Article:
5 Reasons Your Best Employees Quit
Rumor has it that one of Federal Reserve board chair Janet Yellen’s favorite reports is JOLTS, the Job Openings and Labor Turnover Survey report published monthly by the Bureau of Labor Statistics. Reputedly, she uses it as a macroeconomic barometer to inform the Federal Reserve’s next steps.
There is a lot of great information in the JOLTS reports, but especially important is the “quits” number—the number of employees voluntarily leaving their jobs. In 2016, the quits number is up: in February there were 5.1 million total separations—instances of people leaving a job for any reason—and 3 million of those were quits, up some 107,000 from January. That increase is good news for the economy, because it suggests that employees have more confidence that they will be able to find a new job.
But a higher quits number is bad news for employers, because it means that it is more difficult to keep employees who (at last) have attractive options! Top performers are especially hard to hang onto in this kind of environment.
Managers often complain about losing their best employees, and rightfully so. Few things in business are as expensive and disruptive as losing good employees: turnover creates big financial burdens—the cost to hire an employee is 25 to 100 percent of annual salary—and harms customer relationships, sales cycles, and employee morale. Research shows that when a top performer leaves, other employees begin to eye the exit sign, too.
But if managers understand what is driving their employees out the door, they can make the changes necessary to reduce turnover. Here are five things companies do that make employees quit—along with strategies for mitigating them.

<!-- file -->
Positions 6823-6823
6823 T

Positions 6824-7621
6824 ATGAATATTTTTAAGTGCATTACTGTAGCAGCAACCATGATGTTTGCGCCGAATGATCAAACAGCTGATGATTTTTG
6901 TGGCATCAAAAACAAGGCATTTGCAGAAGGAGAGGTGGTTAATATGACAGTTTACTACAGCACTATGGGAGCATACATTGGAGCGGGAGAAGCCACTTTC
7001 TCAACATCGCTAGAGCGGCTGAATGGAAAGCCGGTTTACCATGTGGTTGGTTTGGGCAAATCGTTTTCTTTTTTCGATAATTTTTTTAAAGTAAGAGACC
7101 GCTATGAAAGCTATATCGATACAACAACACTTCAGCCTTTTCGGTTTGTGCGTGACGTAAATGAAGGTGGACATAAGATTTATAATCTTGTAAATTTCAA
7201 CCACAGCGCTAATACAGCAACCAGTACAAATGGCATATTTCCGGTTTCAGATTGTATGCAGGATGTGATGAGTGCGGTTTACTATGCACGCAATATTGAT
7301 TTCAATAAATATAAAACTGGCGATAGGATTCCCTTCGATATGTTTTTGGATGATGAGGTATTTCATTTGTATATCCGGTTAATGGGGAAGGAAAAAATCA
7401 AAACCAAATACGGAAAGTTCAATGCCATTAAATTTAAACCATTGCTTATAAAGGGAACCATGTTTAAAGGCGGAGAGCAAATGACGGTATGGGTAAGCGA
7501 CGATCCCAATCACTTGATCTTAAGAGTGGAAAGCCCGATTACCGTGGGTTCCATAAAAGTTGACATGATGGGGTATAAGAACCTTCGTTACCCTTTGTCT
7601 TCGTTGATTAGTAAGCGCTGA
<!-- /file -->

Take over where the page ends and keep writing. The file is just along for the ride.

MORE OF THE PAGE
Companies hire the wrong people. When managers don’t do the hard work of selecting the right new employees, the whole team suffers. Good employees don’t like to be dragged down by poor performers—they want to work with other top performers. But most managers continue to use hiring processes that don’t work: résumé reviews and interviews (correlation coefficients of .10 to .18, for those who like that sort of thing).There are managers who use the wrong hiring methods, and then there are managers who are just wrong for the job. Companies need managers who are good at teaching employees how to be more successful. But not everyone is cut out to be a manager, and putting a star performer into a manager role is not always a good idea. Take college basketball: Count the number of head coaches who were star players—get the picture? There is a reason one coach warns against hiring retired NBA stars as assistant basketball coaches. Why? He says the stars are lazy—they are so used to being catered to that they don’t know how to cater to someone else. It isn’t enough to be a great player; a coach (like a manager) has to know how to make someone else a great player.The Fix: Use good data for hiring. Stop hiring based on résumés and interviews. Use valid pre-hire assessments, highly structured interviews, and work samples to get valid hiring-decision data. Select managers based on their cognitive ability and personality match for the job.
Companies don’t recognize and reward great work. Managers often believe they should recognize employees equally—they see that as fair. But why should hard-working top performers continue to give their all when others are getting similar financial rewards? Despite some companies’ rules prohibiting the sharing of pay information, just about everyone knows what everyone else is making. High performers like to see accountability for everyone. If they don’t see the rewards for their results, they will find a company that understands how to compensate stars.The Fix: Play favorites. Differentiate top performers and reward them based on their results. Research shows that employees value competitive compensation. To capitalize on that, managers should clearly explain the difference between top performance, average performance, and poor performance. Tie financial rewards directly to performance and make sure top performers reap the rewards of their work. Clarify and enforce both rewards and consequences.